Step 2. The next step is to gather everyone who has a stake in the outcome of the conflict. That may mean including some who have not spoken up (i.e., those practicing the avoidance strategy), and it may mean firmly telling some who have no real part in the dispute to go mind their own business. Once the people who are important to resolving the conflict are gathered together, clearly explain what successful resolution of the conflict will be. Consensus, or common agreement among all concerned, is a good goal to aim for, but in reality a unanimous decision is probably unlikely; instead, a compromise representing the “highest common denominator” – a solution that meets as many of the group members’ interests as possible at the same time – is a more realistic objective. The important thing is to clarify what success will mean before the discussion begins; the team members will then have realistic expectations of the outcome and will be more inclined to reconsider and modify their individual positions as the conversation proceeds.
Step 3. Once this is done, the next step – notice that the discussion of the actual problem has not even begun yet – is to agree on the way in which the discussion will be conducted. This might sound a bit silly, but it serves a very good purpose and saves time in the long run. It is a natural reaction of people when given the opportunity to take part in designing a process, even one as simple as the conduct of a group discussion, to strive for the process to have a successful or expected outcome.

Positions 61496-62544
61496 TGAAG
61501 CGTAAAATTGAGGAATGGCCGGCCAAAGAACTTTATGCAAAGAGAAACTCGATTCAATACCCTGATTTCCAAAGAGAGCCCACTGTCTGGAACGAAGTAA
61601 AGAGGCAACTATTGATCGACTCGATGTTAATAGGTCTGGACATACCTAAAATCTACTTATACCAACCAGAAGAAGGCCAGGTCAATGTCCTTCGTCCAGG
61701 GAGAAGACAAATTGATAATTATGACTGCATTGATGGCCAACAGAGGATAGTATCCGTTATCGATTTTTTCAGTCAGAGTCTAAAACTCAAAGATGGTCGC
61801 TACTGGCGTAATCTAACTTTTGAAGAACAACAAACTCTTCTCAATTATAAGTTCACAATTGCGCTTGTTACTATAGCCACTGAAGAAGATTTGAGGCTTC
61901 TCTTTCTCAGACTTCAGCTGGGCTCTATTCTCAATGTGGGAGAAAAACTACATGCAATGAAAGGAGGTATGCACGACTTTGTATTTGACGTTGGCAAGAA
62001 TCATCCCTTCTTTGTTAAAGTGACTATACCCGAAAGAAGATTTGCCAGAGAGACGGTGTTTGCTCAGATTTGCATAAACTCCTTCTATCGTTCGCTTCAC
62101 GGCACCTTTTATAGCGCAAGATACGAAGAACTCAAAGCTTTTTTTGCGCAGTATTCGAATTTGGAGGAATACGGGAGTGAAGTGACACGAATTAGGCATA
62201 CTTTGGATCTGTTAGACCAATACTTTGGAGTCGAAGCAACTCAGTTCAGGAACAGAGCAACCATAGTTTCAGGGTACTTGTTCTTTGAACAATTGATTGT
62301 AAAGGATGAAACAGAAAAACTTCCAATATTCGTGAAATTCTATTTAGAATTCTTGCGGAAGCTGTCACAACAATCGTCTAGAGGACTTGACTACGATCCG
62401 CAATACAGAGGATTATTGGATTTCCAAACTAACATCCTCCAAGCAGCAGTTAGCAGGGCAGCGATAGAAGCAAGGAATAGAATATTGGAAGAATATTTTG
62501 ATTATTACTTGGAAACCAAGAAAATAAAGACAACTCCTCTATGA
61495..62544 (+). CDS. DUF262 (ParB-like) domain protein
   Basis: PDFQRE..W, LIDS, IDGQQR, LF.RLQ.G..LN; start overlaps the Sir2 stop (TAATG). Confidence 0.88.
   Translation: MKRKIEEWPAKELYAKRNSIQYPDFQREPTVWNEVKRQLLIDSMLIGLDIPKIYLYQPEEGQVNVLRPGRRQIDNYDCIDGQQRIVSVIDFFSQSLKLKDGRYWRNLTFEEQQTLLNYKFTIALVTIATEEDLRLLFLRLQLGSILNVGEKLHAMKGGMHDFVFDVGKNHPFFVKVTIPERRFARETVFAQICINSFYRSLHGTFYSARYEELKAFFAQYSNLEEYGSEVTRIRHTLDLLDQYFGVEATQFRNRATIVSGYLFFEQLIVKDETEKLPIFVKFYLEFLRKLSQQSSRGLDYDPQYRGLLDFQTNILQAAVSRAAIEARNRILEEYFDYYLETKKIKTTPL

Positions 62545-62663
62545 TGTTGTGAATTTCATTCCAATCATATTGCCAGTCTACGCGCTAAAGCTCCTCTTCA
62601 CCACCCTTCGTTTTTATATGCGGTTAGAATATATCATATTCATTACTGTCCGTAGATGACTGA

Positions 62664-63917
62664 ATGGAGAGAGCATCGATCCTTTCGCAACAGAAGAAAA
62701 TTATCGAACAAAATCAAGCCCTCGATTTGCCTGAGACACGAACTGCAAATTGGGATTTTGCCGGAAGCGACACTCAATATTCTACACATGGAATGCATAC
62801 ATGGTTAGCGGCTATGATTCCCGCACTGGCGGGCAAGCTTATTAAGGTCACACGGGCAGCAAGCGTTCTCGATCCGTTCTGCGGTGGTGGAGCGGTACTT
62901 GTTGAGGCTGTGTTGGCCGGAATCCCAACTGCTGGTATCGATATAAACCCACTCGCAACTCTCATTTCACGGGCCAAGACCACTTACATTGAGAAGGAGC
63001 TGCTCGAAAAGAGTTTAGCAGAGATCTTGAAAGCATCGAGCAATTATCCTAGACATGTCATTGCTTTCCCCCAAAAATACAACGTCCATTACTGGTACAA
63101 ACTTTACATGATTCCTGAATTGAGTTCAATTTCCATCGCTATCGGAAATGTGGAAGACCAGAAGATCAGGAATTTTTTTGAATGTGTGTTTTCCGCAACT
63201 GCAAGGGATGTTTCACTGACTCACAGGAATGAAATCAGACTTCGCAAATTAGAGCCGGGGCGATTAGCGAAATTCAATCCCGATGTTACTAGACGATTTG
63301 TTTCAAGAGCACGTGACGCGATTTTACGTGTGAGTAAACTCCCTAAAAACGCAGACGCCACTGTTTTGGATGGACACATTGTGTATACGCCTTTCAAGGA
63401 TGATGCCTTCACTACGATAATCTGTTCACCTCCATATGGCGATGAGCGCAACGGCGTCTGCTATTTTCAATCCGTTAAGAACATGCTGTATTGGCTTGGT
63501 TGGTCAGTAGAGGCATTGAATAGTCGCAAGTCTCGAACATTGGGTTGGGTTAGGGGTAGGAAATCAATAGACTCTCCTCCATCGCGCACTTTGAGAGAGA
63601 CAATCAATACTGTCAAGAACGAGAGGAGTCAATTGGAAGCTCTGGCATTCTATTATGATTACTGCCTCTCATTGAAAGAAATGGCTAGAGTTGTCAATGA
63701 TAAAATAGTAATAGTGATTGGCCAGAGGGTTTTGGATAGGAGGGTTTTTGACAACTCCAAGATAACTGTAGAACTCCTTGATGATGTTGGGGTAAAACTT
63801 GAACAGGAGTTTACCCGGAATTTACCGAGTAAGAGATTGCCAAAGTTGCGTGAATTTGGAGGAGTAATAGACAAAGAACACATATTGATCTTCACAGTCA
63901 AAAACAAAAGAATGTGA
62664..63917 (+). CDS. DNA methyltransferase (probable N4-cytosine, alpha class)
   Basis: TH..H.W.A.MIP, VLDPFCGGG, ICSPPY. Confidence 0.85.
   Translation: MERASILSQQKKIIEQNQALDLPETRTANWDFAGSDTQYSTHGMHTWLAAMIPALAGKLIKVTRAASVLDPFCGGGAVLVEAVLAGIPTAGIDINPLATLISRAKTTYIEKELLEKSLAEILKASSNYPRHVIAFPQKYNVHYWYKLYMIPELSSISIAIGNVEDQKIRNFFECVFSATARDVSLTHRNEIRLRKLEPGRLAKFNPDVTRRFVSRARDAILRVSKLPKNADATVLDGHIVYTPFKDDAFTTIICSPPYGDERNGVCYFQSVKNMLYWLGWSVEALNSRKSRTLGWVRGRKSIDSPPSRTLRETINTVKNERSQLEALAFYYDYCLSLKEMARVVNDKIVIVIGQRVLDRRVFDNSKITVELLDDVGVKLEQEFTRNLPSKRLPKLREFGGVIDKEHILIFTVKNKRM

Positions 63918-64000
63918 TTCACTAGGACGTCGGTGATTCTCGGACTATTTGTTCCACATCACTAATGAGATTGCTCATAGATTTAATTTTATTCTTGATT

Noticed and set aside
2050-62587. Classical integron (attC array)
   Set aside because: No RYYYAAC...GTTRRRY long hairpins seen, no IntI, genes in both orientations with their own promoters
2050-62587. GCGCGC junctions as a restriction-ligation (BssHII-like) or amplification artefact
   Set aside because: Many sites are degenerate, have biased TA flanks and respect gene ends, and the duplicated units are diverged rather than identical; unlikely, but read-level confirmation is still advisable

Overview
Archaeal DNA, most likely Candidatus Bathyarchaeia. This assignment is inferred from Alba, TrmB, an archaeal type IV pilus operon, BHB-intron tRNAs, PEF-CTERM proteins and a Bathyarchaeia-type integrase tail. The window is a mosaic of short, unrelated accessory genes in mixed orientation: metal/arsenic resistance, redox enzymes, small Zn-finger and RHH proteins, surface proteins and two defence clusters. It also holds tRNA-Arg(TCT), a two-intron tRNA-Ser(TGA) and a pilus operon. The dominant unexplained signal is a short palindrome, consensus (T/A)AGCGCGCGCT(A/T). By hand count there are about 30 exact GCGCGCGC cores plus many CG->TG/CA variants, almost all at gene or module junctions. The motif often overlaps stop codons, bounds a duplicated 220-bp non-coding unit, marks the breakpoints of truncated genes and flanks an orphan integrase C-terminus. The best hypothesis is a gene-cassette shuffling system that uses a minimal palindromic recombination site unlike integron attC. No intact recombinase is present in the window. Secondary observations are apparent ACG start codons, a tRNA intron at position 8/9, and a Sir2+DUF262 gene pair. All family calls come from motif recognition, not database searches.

Step 4. In whatever manner the group decides to approach the rest of the discussion, the next stage is to define the problem. This is one part of conflict resolution where unanimity is necessary; quite often, teams will discover that they do not all have the same understanding of the issue they disagree on due to miscommunication or misinterpreted information. Simply clarifying the problem can ease tensions, and may even be a solution in itself; if not, at least it returns the team to a state of “working together” by providing a common focus.
Step 5. The final and most time-consuming phase of the conflict resolution process is gathering and assessing possible solutions. Everyone with a position in the dispute obviously has a solution in mind; otherwise, there would be no conflict. Each of these potential solutions needs to be assessed by the group to answer three basic questions:
In general, with a perhaps a few minor changes here and there, the best solution to the problem causing the group conflict will be the set of common parts between the organization- and individual-favoring solutions the group is able to develop.
Good references on conflict management and resolution:
M.A. Rahim, Managing Conflict in Organizations (3rd ed.). Westport, Connecticut: Quorum Books, 2001.
H. Fogler and S. LeBlanc, Strategies for Creative Problem Solving (2nd ed.). Upper Saddle River, NJ: Prentice Hall, 2008